Health & Family

Musical brings life to everyday people

Are people defined by their jobs? They're certainly identified with them – witness the recent burst of attention for Joe the Plumber.

“Jobs aren't big enough for people,” says Amanda McKenny, a project manager (played by Abigail Pagan) in the Davidson Community Players' production of “Working,” the first in the theater company's brand-new space.

She and the 25 other characters in the musical are attempting to describe how what they do influences who they are and how to ensure that one's life makes a difference.

Based on the 1974 book of interviews with American workers by Pulitzer Prize-winning author Studs Terkel, “Working” tells the true stories of a cross-section of American workers as they sing and talk about their jobs, defining not only their daily grind, but their hopes and dreams as well.

“Working” was adapted by Grammy-winning composer and lyricist Stephen Schwartz (“Godspell,” “Wicked”) and Nina Faso with songs by Schwartz and James Taylor, among others. The Broadway production was nominated for five Tony awards in 1978.

The score is an eclectic mix of folk, rock and blues, and the local cast is expertly accompanied by musical director Janet Doles, on piano, and Chas Willimon on guitar. There are some real standout voices, notably Carmen Coulter, in a variety of smaller roles; Nickeya Adams as Maggie Holmes, a cleaning woman; and Kevin Roberge as Tom Patrick, a fireman, and Bill Talcott, a community organizer.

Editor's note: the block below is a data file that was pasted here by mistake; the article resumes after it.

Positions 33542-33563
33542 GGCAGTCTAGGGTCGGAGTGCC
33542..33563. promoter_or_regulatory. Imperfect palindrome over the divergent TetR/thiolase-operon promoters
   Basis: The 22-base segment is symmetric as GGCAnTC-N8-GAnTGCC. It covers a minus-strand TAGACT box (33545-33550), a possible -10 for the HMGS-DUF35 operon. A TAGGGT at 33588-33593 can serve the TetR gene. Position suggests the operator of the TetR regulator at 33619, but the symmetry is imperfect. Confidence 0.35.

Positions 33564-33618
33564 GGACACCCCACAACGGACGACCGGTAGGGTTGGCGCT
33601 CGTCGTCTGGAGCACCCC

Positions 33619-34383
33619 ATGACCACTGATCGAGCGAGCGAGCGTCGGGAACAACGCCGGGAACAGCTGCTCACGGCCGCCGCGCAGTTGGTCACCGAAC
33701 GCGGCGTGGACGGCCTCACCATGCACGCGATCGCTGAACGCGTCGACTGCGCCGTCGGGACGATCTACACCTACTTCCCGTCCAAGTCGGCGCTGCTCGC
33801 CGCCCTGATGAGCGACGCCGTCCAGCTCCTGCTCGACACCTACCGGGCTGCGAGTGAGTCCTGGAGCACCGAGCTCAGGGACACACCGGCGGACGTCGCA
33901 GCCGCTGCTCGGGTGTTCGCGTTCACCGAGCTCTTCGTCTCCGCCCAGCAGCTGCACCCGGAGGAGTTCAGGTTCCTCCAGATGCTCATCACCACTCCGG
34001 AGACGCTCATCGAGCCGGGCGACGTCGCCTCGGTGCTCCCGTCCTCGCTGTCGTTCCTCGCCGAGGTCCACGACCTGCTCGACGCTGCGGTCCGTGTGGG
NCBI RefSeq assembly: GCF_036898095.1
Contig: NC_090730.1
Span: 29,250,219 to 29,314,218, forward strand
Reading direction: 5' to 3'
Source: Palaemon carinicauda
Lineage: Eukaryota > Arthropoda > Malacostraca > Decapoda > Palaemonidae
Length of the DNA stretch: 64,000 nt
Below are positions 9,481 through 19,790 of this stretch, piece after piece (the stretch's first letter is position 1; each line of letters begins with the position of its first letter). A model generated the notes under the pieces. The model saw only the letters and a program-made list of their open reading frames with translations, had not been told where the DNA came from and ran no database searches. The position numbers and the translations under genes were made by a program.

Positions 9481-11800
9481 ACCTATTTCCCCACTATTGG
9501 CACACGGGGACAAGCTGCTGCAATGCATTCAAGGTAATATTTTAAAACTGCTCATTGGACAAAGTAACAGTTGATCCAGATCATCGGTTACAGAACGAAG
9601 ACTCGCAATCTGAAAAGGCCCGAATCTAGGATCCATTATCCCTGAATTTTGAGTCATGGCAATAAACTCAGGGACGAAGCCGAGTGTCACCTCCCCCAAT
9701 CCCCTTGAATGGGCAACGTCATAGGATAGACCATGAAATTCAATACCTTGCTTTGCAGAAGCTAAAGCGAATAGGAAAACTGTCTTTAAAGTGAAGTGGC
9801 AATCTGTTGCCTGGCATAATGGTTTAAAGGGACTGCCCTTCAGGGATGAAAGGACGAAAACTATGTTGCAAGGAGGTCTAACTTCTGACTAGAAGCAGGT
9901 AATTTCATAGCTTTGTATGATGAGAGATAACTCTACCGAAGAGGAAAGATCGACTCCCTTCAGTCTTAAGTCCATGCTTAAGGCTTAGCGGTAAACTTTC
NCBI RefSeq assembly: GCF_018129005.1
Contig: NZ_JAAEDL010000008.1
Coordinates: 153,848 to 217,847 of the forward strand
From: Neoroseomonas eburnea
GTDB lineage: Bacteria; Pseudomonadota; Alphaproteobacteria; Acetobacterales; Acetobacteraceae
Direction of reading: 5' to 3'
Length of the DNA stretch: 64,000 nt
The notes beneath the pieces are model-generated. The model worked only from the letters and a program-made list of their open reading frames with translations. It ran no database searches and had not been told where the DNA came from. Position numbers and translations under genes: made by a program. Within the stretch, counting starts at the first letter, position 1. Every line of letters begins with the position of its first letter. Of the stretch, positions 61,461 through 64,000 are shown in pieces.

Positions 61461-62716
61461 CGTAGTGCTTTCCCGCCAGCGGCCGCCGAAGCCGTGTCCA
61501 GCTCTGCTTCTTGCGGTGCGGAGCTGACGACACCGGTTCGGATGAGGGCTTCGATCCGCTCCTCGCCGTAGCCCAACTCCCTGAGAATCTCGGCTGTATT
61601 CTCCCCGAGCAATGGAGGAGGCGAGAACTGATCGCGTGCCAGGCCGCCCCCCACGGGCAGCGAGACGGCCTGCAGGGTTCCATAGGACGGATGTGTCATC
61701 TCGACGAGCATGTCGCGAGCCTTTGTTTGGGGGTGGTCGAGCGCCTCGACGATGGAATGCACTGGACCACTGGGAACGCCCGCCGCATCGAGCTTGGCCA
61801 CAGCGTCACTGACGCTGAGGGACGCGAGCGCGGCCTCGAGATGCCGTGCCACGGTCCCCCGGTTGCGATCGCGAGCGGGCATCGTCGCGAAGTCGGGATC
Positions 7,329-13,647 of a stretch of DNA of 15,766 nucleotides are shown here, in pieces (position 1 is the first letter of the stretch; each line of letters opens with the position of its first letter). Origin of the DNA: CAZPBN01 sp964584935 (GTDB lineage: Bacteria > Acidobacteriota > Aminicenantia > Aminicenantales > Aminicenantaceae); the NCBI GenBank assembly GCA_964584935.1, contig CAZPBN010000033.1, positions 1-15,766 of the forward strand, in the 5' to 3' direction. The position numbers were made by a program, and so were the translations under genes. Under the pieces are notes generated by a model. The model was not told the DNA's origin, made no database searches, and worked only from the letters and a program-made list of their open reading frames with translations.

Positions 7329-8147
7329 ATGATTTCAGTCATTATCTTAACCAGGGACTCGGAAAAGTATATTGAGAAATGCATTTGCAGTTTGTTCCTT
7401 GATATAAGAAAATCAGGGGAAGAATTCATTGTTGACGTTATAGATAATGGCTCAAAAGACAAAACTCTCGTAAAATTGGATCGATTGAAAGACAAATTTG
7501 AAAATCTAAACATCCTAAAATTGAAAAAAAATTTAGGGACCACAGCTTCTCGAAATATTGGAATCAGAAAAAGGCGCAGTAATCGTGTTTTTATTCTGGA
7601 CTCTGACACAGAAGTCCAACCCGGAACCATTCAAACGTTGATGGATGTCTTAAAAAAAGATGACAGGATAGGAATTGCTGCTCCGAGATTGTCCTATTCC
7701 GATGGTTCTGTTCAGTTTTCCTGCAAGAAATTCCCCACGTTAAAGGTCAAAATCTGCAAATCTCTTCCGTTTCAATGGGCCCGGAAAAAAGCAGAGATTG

Many of the actors take on multiple roles, and the smooth transitions between characters and scenes are adeptly handled by director Melissa Ohlman-Roberge. The minimal set, by Lisa Altieri, is carpeted tiers with a backdrop of three swiveling panels decorated with black and white photographs of men and women in different professions.

This is the inaugural production for the Davidson Community Players' Armour Street Theatre, a beautifully renovated former church. Audiences are seated in pews – a fitting setting for this theatrical fellowship.

The production took on added poignancy due to Terkel's recent passing. He died Oct. 31 at age 96. In the program notes, Ohlman-Roberge addresses the show's timing. “We could not have anticipated that Terkel would pass away less than a week before our opening; we could not have known that the subject would be so relevant given today's economic downturn.”

The 90-minute show, with one intermission, spotlights different workers discussing their job satisfaction, or lack thereof. Marilyn England, as Rose Hoffman, affectingly portrays a schoolteacher who's frustrated and afraid of the changing times in the song “Nobody Tells Me How.” Anne Lambert, as housewife Kate Rushton, and Lori Tate, as factory worker Grace Clements, are very moving in their solo numbers.

Comic relief comes from the happy-go-lucky Babe Secoli, a supermarket checker, played and sung with a light touch by Heather Love in “I'm Just Movin',” and Lary Ligo as Conrad Swibel, a UPS delivery man who relishes the element of surprise.

Group numbers, such as the opener, “All the Livelong Day” and the show's closing number, “Something to Point To” are the most affecting, as the voices of this large cast blend in stirring harmony.

“Working” paints a vivid portrait of people the world so often takes for granted.